(Fourth in a series about creating a new production of “Metamorphoses” at Georgia Shakespeare, summer 2013.)
We start with the words. We are always going back to words, returning to the text, as one local actor intones with faux reverence. But there’s truth behind the humor. Words matter.
As actors, we learn our words by heart, the implication being that we take them into our hearts, not just into our minds. We pay attention to every single one of them. That’s why you’ll see us huddled in corners, faces buried in our scripts, pencils in hand to scribble notes on meaning and pronunciation (especially in this play, where the names of the characters are literally all Greek to me).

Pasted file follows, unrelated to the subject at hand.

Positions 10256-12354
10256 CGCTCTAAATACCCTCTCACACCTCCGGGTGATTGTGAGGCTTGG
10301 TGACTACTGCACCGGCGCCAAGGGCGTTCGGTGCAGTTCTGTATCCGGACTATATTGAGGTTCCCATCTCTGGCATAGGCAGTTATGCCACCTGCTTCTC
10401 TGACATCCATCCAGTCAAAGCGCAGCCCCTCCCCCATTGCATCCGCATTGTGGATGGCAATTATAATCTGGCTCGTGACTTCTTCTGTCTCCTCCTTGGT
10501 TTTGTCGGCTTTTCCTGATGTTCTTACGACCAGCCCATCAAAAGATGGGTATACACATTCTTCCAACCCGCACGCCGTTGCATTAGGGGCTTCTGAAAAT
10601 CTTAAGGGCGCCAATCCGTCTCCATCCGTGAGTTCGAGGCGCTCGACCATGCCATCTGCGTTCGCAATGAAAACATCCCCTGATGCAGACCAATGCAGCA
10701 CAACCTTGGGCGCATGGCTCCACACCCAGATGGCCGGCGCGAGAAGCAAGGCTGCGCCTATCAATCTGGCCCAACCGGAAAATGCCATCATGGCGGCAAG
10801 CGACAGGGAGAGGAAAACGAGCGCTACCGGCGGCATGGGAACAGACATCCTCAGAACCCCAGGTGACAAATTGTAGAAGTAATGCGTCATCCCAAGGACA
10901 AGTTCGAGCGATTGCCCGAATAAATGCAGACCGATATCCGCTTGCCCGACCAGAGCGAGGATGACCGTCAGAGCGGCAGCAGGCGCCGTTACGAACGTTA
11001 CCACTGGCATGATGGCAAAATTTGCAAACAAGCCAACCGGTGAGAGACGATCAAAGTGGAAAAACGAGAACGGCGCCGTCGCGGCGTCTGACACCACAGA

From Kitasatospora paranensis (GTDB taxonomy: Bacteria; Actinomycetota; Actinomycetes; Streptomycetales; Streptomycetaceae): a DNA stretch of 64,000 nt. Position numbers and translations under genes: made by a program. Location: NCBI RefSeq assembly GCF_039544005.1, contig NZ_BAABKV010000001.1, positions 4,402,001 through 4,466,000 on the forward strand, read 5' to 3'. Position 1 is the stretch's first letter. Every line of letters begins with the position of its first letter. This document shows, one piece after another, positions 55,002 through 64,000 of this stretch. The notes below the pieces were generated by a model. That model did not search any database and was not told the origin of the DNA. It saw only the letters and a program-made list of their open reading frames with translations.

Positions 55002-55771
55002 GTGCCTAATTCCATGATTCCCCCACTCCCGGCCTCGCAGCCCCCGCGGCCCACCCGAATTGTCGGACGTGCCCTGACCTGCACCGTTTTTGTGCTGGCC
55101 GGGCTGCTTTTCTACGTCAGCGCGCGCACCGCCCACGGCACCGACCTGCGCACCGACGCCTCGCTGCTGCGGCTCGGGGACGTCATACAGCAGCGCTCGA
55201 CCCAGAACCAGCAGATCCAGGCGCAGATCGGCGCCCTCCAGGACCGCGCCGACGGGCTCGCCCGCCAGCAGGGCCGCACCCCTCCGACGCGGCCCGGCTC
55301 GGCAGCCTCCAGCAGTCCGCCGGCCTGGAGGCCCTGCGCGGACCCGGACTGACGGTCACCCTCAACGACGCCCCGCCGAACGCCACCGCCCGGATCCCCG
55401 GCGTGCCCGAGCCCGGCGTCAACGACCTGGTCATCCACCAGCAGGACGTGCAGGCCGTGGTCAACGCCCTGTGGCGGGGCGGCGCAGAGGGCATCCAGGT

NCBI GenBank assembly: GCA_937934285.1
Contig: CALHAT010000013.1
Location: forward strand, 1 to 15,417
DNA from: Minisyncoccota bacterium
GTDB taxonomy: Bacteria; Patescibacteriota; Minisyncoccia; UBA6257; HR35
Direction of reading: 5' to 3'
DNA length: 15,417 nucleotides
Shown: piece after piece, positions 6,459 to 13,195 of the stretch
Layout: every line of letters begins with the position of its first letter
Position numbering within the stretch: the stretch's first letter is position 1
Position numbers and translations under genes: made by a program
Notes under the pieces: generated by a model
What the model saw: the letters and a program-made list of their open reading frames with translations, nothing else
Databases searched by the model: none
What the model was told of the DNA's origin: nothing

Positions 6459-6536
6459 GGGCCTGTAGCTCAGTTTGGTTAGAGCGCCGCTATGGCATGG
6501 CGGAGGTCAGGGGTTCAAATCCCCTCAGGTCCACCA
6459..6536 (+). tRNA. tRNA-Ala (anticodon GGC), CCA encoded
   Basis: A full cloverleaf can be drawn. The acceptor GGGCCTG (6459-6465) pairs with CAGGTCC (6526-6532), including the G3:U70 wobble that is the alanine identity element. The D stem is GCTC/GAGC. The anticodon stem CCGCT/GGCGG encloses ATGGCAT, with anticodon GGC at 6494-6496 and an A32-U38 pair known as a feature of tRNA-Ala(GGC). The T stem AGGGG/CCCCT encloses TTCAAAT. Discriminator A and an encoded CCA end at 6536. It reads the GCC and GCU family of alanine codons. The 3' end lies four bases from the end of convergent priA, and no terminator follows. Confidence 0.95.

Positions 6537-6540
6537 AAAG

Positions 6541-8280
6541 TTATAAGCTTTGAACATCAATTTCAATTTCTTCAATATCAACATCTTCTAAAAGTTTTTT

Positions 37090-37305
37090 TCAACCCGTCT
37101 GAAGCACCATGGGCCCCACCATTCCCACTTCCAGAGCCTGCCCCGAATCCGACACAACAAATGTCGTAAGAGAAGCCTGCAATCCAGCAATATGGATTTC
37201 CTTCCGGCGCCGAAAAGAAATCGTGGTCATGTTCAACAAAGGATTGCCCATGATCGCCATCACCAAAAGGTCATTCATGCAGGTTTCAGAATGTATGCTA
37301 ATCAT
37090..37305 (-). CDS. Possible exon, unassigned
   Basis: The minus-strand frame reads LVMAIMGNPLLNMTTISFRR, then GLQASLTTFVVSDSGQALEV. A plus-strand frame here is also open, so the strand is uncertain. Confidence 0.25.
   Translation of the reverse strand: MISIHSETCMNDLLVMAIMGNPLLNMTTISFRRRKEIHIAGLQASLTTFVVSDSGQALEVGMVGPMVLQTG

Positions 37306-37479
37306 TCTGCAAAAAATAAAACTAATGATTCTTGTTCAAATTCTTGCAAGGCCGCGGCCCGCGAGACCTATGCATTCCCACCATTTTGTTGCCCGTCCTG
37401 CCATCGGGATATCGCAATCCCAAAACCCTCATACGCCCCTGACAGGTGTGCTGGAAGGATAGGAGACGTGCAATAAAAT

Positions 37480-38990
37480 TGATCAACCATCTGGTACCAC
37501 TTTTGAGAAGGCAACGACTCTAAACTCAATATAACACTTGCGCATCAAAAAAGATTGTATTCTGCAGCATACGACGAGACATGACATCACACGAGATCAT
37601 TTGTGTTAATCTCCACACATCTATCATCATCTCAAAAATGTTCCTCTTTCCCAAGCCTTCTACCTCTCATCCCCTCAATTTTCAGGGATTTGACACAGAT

Even before we memorize, we scrutinize. For this play, we dig into both the script and its source material in Greek mythology. Our guide for that journey is Chandra Owenby Hopkins – aka “Dr. C” – our dramaturg for this production. She’s built us a research website providing images, sounds, and background on every story we tell. (You can follow along at www.gs.metamorphoses.weebly.com.)
Words grab our attention, touch our hearts, enlighten our minds. They are the actor’s stock in trade. In Shakespeare’s day, people supposedly came to the theatre to hear the play, not just to see it. They came for the auditory experience, and so they were called the audience. We live in a highly visual culture now, but I believe words still matter deeply. What do you think?